We get a number of enquiries every day regarding the how, what, when and where around recycling of all outdoor gear. A category that we struggle to help with is recycling of tents.
So when we do get enquiries about reusing and recycling tents our ears go up.
This was the case with Jess, who contacted us recently. A fashion student in London creating her final collection based around the idea of mountaineering using recycled fabrics. She is hoping to make jackets out of recycled tents. So guess what she needs tents!
We asked her for some more details on her project and back came Jess’s own explanation on her motivation for her project…
The collection follows the happenings of a group of girl guides and their activities. All forced to wear the same uniform they make a statement, even if they don’t realise they’re making one. Though uniform should enforce utility and sameness the standard size only helps to make the silhouette more varied and pronounced, exploring the idea of clothes being too big, leaving room to grow in to them, or too short, having grown out of them too quickly. More interested in creating their own adventures than those planned for them their imaginations and habitat begin to shape their aesthetic, merging starched silhouettes with bagginess and dishevelment. The collection also draws inspiration from the images taken from the first ascent of Mount Everest, which adds key details to the collection, and an idea of practical clothing being created in an imaginative way.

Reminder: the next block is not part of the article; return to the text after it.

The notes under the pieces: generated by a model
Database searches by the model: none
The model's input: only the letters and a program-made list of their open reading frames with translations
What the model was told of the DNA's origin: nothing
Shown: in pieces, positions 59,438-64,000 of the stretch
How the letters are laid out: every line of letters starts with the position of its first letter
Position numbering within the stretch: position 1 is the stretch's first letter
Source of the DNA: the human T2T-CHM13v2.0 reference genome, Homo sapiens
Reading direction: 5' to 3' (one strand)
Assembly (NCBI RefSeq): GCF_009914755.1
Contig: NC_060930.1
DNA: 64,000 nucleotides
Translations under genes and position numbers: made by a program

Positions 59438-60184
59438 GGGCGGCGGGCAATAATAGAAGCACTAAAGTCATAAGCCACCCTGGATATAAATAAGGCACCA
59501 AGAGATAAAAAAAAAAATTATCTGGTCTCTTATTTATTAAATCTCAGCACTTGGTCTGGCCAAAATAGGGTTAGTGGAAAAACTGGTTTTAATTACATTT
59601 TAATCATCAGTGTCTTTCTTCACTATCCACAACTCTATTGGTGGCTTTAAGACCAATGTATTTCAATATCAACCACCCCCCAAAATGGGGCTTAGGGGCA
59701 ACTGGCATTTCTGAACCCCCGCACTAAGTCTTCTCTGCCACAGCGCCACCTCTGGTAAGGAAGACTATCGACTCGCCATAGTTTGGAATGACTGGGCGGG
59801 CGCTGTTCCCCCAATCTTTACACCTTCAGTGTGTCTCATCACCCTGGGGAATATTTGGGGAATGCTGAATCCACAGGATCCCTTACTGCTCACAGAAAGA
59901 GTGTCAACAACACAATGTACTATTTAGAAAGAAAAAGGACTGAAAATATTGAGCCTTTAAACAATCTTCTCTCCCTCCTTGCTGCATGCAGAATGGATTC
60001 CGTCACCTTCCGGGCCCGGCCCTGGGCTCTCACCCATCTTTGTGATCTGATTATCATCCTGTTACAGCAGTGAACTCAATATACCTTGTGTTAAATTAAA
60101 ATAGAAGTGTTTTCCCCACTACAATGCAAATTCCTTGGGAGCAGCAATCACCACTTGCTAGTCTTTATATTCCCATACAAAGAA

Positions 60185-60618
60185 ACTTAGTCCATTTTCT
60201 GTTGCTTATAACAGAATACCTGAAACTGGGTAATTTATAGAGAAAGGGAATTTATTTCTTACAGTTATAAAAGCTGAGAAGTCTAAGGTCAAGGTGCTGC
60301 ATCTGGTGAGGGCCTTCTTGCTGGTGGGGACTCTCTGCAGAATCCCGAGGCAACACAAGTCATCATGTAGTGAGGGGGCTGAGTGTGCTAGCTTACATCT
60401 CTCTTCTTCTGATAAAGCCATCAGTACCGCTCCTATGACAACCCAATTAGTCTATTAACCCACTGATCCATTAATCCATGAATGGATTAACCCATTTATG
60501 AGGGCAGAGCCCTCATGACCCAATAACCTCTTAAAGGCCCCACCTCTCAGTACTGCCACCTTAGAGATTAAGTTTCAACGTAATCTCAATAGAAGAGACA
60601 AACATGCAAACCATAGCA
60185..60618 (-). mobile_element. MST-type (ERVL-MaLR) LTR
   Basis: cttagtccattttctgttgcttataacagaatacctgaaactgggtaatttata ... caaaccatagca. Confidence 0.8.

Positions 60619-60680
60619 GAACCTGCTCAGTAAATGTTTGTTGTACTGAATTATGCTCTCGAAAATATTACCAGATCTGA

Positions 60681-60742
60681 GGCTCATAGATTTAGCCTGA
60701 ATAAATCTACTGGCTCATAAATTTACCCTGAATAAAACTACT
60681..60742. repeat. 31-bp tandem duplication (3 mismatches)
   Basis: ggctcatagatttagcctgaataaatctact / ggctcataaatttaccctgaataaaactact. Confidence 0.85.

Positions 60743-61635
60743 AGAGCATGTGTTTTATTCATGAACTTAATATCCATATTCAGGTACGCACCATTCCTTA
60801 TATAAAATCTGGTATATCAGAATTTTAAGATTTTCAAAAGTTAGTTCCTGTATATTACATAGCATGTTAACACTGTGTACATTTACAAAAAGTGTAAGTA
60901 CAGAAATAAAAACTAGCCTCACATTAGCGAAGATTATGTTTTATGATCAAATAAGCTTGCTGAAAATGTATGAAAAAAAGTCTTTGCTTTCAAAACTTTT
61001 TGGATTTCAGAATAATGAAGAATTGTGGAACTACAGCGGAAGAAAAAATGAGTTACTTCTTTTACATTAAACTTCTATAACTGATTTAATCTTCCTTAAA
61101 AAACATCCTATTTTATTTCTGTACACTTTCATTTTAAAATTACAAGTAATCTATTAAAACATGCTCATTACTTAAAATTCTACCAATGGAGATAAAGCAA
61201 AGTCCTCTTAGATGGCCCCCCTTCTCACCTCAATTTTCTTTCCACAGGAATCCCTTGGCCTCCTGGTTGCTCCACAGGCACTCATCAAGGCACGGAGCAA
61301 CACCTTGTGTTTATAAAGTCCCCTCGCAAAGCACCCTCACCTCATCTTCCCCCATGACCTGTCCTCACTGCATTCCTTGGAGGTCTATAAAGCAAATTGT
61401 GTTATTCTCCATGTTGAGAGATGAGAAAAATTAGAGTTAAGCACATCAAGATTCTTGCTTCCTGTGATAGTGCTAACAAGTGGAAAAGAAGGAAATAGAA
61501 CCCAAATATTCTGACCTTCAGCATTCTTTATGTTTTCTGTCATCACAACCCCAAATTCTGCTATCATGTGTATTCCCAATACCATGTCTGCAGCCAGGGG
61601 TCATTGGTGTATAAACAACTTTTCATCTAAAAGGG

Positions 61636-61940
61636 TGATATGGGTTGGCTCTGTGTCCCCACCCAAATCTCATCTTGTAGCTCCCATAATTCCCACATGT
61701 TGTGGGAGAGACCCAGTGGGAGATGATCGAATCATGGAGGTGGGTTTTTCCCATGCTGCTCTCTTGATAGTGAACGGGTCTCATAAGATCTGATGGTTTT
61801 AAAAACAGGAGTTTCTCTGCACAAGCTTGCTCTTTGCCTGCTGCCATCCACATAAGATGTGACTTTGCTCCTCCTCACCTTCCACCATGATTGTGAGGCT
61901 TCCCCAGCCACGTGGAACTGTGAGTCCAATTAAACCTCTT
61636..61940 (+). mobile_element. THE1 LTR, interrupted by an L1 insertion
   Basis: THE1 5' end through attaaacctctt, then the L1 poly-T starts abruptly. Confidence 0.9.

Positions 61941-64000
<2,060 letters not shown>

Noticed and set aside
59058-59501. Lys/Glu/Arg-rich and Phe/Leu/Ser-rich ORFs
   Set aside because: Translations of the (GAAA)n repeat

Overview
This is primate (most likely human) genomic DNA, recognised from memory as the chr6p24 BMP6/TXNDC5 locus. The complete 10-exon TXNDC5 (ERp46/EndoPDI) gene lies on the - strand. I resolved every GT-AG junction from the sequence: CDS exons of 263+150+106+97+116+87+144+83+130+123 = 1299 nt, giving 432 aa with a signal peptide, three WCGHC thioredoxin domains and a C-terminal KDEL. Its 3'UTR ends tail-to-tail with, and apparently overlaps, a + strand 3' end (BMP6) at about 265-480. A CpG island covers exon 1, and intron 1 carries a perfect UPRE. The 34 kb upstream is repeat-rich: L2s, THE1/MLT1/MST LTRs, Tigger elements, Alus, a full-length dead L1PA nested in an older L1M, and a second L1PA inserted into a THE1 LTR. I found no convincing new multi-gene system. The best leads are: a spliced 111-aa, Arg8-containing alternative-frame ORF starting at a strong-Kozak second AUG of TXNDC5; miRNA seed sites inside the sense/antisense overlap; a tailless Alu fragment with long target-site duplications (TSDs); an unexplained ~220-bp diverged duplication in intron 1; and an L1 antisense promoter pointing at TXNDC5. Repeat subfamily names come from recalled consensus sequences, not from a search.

The idea of utility combined with playful imagination and adventure sees the coming together of practical details, such as drawstrings and boxy pockets, with recycled fabrics. Space blankets and climbing ropes lose their functionality with their purpose altered through the imagination of the gang. Recycled tents are reinvented to create oversized anoraks and parka coats.
The focus of the collection is to promote the idea of reuse and recycling within the fashion industry but in a way that isn’t too obvious. A garment appeals to the customer because it is beautiful, not because it is ethical. Therefore the garment should be exquisitely made and then cherished because it stands for something greater than just aesthetics.
If you have any unwanted tents please contact Recycle Outdoor Gear.
If you know of any tent upcycling, recycling or reuse projects please let us know.
These are the other projects that have expressed interest on the subject in the past: